Special report: Interweave
Females see diversity's value
From their perspective, it's just good business.
By JONI JAMES
Published March 18, 2007
Florida’s chief financial officer
[Times photo:Daniel Wallace]
Collectively, they're some of the first women to benefit from the workplace strides made by social movements on behalf of women and minorities. Six women who have risen to the top in Florida agree on two key factors when it comes to diversifying the work force: First, top management has to make it a priority. And second, in the 21st century, it's just good business. From their perspectives:
Alex Sink, Florida's chief financial officer
When Sink joined North Carolina National Bank in 1974 as a marketing analyst, there was not a single female vice president. The new college graduate, hoping to advance, took accounting classes at night and signed up for credit training so no one could doubt her qualifications.
"I think people have always given men chances to do things because they believed in them or thought they were talented, but they didn't have to have the complete resume," said Sink, 58. "I think for women, people are still looking for the complete resume."
Decades later, as president of Bank of America in Florida, Sink made it her priority to find a work force to mirror the customers walking into her bank's branches, from a heavily gay neighborhood in Fort Lauderdale to a Central Florida branch surrounded by Puerto Rican residents.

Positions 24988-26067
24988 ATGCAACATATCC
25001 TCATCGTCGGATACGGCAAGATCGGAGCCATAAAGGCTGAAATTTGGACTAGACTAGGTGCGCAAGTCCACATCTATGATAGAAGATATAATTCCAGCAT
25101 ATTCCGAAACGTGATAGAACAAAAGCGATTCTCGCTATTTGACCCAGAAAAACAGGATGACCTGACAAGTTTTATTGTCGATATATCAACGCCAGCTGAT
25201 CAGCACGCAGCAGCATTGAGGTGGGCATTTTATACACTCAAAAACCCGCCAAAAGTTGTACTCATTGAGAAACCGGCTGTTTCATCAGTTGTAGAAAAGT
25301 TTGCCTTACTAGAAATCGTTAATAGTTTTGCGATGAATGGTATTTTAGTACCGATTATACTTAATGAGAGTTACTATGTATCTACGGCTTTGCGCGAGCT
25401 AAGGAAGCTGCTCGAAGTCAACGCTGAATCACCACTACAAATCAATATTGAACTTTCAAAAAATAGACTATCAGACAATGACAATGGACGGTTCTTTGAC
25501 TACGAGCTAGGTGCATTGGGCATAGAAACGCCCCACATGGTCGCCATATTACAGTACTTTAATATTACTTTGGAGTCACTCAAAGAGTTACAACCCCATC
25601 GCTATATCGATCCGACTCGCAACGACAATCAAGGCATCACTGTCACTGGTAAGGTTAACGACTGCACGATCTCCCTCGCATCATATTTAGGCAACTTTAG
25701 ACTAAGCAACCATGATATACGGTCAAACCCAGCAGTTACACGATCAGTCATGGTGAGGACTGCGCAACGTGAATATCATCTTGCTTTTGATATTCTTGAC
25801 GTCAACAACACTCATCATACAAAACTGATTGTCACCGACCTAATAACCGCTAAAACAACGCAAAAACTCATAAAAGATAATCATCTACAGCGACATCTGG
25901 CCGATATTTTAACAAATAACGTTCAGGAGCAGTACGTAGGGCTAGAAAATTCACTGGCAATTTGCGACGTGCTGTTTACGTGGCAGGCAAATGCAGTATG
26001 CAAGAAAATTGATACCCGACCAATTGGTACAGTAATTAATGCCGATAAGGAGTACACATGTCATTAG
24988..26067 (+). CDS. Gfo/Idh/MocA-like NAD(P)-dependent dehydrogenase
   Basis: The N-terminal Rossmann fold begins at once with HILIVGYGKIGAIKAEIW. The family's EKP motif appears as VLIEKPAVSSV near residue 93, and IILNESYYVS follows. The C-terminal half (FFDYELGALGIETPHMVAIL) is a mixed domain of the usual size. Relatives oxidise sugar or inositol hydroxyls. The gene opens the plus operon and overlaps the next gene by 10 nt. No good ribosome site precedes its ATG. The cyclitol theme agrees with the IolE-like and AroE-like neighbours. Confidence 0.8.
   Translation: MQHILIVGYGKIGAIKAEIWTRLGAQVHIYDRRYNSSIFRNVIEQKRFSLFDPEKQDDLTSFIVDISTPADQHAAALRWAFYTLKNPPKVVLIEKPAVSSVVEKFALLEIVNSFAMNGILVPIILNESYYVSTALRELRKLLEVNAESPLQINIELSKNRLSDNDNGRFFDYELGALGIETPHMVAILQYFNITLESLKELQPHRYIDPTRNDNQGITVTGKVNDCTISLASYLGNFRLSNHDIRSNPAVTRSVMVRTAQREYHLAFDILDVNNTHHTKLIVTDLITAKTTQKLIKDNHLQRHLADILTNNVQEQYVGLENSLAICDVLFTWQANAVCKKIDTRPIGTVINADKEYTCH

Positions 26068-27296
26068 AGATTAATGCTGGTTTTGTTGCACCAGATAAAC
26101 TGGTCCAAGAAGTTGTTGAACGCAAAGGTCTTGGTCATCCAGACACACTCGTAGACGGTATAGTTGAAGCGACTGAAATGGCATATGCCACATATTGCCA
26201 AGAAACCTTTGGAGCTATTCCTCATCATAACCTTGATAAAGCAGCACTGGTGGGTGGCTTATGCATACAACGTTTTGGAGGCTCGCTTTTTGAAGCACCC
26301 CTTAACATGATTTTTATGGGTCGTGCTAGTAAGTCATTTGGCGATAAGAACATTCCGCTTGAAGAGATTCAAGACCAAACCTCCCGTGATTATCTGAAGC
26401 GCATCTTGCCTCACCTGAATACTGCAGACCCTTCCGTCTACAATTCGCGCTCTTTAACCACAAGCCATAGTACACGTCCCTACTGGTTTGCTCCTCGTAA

"We found a Puerto Rican woman to hire as a lending officer. There were people driving from 50 miles around to do business with this woman," said Sink, who won election as the state's chief financial officer in November.
"It's the right thing to do, to give everybody an equal opportunity to be successful," Sink said. "But it is also good business."
Donna Shalala, University of Miami president
Shalala led the University of Wisconsin-Madison and spent eight years as the U.S. secretary of Health and Human Services. But in 1972, two years into her first job at City University of New York, her boss told her she'd never receive tenure because she was a woman. "I don't think anyone would dare say that now," said Shalala, 66.
Discrimination has become more sophisticated, Shalala said, but she also thinks pragmatism is wearing it away.
"When the Ivy League (universities) went co-ed, they didn't go co-ed because of some social philosophy," Shalala says. "They went co-ed because if they didn't they'd have to lower the quality of their student body."
Corporate America and government, she said, have been much better at embracing diversity than academia, where faculty members, not university leaders, pick their colleagues.
One asset UM has been able to exploit to increase its number of minority faculty is demographics. "It's much harder to recruit an African-American faculty member to Madison, Wis., than to Miami, Fla.," Shalala said.
Kathleen Shanahan, CEO, WRS Infrastructure & Environment Inc.
Less than a year into her job as the CEO of an environmental engineering firm, Shanahan, 46, realized she was the only female speaker at a two-day industry conference.
From the stage, she pointed it out: "The older I get, the more I appreciate the (symbolism) ... of having someone who looks like the (client's) decisionmaker on the other side of the table."
Shanahan took over the reins of WRS in Tampa in 2005, after a career spent on Wall Street and in government, including terms as chief of staff to former Gov. Jeb Bush and Vice President Dick Cheney.
Her current job, by comparison, is small business. With 340 employees, WRS has fewer resources for broad diversity initiatives or recruiting plans. Instead, she said, she leads by example and demands that her managers do the same.